Referring again to FIGS. 3A and 3B, light incident on one surface of single FOP MCM 14, represented by a plurality of light beams 24, will be confined to the fiber cores that comprise single FOP MCM 14. This light will pass to the other side of single FOP MCM 14 without the divergence normally associated with light traveling through air or a uniform transparent medium. Each arrow 23 shows the direction of travel of light beams 24 that carry the optical signals guided by single FOP MCM 14. Emission surfaces 22 and detection surfaces 21 must be fabricated with the same spacing and configuration to insure their proper alignment to each other. The light from a single emission surface 22 will be incident on a single detection surface 21, thereby creating an optical data path.
Referring to FIG. 4, in a second preferred embodiment of the present invention, there is an alternative to using FOP 7 (see FIGS. 1 and 2) as the entire single FOP MCM 14. Pieces 26 of an FOP can be embedded in areas of an MCM 27 that require optical guiding for optical interconnects or for the visualization of alignment marks through MCM 27. MCMs have been made of plastics, ceramics, fiberglass, and other materials, depending on the need for ease of fabrication, thermal transport, low cost, or other system-specific criteria. Embedding piece 26 in an alternative MCM substrate material 25 maintains the functionality of the alternative material while providing areas on the module optimized for optical interconnects.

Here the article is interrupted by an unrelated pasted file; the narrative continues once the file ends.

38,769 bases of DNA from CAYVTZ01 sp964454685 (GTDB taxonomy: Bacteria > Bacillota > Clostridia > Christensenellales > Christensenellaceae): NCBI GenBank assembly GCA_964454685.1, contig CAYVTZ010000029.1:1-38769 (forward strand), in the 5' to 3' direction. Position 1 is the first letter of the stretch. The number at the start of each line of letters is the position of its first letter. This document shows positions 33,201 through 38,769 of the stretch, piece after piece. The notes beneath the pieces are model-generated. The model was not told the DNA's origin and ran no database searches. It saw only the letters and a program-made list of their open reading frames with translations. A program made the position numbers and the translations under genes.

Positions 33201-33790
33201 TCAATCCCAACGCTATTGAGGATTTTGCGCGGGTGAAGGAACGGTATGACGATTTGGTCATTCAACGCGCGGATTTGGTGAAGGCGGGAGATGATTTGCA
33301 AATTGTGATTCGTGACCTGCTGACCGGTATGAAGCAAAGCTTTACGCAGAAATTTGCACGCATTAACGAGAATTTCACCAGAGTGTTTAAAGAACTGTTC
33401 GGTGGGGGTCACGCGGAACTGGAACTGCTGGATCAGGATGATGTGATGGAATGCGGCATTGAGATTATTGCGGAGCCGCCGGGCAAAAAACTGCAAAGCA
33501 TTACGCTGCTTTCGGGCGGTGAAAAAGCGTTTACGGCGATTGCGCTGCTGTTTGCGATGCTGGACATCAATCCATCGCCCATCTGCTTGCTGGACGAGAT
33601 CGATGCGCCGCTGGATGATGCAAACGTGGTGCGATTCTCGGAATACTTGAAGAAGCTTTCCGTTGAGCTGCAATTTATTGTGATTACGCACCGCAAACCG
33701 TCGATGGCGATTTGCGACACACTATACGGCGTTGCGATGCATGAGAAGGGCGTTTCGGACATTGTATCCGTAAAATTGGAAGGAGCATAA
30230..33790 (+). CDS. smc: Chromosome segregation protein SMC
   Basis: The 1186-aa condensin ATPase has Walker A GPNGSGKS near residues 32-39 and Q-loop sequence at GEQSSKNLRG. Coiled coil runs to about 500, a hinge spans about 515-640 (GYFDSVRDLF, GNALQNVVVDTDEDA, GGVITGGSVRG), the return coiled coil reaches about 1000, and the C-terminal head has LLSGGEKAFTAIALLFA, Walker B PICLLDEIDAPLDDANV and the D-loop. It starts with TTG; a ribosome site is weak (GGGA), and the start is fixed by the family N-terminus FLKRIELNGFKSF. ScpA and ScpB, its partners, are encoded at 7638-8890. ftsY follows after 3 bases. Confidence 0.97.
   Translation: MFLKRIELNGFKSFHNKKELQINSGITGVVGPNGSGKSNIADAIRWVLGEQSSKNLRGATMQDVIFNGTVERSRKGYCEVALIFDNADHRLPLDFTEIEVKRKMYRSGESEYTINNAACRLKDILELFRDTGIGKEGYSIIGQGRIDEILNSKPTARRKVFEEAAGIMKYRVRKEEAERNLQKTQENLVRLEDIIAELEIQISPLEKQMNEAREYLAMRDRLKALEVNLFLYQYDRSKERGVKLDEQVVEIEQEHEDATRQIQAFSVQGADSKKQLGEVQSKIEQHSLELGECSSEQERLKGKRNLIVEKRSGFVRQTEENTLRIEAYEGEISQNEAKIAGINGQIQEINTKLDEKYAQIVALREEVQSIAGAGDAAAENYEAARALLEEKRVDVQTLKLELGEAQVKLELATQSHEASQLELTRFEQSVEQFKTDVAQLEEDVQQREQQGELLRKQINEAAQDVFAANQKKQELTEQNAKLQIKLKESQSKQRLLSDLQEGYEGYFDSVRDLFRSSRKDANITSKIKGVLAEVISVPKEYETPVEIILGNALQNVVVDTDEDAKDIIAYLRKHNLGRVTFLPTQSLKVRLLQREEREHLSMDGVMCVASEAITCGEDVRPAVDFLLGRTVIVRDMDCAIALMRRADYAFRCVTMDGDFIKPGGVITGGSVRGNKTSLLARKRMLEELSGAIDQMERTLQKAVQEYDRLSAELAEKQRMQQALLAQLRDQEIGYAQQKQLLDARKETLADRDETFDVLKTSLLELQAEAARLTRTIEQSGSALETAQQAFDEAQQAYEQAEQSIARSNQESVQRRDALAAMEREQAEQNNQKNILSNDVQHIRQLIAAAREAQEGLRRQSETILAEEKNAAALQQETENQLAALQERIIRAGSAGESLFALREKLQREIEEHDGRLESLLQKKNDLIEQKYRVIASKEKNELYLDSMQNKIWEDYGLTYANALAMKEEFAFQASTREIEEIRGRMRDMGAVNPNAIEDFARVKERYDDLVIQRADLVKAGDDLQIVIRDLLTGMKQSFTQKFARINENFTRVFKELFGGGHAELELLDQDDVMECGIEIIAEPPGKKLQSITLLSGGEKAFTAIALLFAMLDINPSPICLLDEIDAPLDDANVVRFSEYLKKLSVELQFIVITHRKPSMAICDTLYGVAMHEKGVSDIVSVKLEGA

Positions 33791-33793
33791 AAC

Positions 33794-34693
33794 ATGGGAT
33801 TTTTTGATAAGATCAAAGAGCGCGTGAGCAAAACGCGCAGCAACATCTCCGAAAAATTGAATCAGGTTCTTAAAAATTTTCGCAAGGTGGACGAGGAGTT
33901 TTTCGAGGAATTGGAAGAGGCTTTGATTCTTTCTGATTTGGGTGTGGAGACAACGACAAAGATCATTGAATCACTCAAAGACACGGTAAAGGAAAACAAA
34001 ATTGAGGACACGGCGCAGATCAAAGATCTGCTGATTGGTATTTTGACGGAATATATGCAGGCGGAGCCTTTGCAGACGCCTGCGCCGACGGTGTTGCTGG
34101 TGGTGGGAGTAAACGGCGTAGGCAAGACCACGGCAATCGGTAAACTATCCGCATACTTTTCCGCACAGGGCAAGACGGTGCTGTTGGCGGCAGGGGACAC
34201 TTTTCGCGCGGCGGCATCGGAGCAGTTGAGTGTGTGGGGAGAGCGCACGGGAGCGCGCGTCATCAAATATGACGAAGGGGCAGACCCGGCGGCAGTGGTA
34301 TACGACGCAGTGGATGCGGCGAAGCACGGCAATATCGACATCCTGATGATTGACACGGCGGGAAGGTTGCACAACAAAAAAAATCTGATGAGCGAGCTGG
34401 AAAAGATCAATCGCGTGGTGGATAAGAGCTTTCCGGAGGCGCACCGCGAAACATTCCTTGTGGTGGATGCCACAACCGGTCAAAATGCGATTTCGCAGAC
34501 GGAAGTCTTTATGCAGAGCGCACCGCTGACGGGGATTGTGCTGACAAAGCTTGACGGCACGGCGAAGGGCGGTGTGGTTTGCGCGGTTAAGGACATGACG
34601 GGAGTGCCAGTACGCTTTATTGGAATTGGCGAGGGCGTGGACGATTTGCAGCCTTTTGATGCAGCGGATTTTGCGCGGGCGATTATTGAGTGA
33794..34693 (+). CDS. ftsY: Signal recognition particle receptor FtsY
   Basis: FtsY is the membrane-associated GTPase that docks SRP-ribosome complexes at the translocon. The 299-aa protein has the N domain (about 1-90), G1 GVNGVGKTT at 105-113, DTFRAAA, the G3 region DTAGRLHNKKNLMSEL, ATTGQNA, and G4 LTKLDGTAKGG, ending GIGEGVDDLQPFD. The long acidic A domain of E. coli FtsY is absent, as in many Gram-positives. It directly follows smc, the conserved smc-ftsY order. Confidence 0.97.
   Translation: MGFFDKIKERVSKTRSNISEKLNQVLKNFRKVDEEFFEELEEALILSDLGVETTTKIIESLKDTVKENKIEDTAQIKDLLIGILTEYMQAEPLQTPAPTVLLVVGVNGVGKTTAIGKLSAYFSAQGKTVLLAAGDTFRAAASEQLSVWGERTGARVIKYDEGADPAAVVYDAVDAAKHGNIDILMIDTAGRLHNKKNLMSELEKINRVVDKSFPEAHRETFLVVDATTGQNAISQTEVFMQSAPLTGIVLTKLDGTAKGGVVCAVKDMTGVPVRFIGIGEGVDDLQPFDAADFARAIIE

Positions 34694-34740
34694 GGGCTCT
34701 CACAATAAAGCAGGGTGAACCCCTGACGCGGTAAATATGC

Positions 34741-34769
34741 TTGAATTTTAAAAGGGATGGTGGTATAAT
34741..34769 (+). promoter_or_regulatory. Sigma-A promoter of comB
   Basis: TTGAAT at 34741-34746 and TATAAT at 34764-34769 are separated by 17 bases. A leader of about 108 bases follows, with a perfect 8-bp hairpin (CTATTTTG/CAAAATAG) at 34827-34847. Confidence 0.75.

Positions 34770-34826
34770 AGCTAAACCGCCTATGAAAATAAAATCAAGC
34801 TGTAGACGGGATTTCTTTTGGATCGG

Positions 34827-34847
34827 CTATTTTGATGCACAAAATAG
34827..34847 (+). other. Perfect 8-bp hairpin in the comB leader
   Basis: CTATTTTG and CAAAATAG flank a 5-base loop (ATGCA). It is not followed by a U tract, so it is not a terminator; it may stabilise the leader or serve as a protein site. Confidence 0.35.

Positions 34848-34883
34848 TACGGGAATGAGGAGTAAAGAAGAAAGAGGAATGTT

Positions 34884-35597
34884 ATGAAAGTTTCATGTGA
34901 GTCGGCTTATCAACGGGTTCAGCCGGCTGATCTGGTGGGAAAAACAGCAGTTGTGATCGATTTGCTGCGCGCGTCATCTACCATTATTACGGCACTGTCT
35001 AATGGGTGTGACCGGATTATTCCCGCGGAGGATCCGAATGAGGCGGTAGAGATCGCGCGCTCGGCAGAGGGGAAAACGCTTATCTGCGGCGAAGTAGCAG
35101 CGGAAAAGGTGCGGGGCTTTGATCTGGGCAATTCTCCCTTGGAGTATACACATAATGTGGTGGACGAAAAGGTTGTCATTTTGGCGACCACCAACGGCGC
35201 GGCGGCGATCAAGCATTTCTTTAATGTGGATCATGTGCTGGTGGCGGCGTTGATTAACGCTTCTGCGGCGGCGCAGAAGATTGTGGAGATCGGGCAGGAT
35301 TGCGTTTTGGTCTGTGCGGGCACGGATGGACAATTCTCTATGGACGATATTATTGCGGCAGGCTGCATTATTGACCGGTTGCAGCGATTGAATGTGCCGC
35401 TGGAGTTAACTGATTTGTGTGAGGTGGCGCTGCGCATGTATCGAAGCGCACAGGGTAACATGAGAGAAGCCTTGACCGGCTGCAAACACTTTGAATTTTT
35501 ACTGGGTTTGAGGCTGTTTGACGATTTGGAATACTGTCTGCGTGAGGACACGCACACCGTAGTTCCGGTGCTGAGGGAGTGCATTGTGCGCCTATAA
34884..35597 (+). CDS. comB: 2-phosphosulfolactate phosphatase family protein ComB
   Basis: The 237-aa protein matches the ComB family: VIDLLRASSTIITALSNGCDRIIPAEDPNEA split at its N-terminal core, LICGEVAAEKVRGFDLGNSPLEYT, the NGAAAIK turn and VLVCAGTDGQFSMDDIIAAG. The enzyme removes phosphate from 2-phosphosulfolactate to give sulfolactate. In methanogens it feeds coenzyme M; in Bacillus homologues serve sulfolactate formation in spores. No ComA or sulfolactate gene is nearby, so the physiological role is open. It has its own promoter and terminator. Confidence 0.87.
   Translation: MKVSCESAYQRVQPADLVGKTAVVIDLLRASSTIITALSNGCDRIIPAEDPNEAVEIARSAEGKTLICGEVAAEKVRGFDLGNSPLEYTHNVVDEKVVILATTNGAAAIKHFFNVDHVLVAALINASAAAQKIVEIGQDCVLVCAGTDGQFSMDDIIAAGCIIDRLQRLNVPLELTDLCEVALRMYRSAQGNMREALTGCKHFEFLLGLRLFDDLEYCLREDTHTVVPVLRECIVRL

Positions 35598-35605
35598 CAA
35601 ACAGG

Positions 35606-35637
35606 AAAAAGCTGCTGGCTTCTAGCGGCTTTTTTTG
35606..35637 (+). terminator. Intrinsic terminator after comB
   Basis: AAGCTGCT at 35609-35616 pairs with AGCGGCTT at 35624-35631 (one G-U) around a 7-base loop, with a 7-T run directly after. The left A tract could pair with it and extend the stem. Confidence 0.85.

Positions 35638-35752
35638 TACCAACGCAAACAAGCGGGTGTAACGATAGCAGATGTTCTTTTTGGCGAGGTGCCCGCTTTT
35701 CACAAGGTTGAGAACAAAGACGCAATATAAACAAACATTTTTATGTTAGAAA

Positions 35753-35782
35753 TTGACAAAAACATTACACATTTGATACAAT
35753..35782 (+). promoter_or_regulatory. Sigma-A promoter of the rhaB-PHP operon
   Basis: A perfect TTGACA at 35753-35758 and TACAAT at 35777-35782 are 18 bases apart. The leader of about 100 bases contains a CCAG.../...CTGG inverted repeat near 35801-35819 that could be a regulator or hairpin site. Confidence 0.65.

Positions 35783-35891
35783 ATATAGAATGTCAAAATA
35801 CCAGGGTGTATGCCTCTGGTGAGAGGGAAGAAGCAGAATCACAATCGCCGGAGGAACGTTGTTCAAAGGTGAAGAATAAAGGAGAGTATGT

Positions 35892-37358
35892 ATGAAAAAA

An alternative to multilayered stack 15 of single FOP MCMs is a single layer of FOP material fabricated with other packaging technologies to provide an optical interconnect and/or system alignment capability. Systems requiring large amounts of data input and output with peripheral devices can use this technology to establish and align many optical interconnect signals from the system to the peripheral device. The interface thus established can also provide for transmitting information between two devices that must be physically and/or electrically isolated.
The present invention also eases the alignment of one single FOP MCM 14 to another. It is critical that a large number of light beams 24 generated on one single FOP MCM 14 reach the corresponding detection surfaces 21 on adjacent single FOP MCM 14 with little crosstalk between channels and substantially no light loss. The alignment must be within the capabilities of the system manufacturers without requiring precision alignment tools or expertise with their excessive cost.
Aligning two single FOP MCMs 14 is a two-step process. First, each integrated circuit chip layer 10 (see FIG. 2A) must be aligned to its respective single FOP MCM 14. Each integrated circuit chip layer 10 is aligned to a fixed reference point on single FOP MCM 14, such as an alignment mark 13 as shown in FIGS. 2A, 2D, and 5C.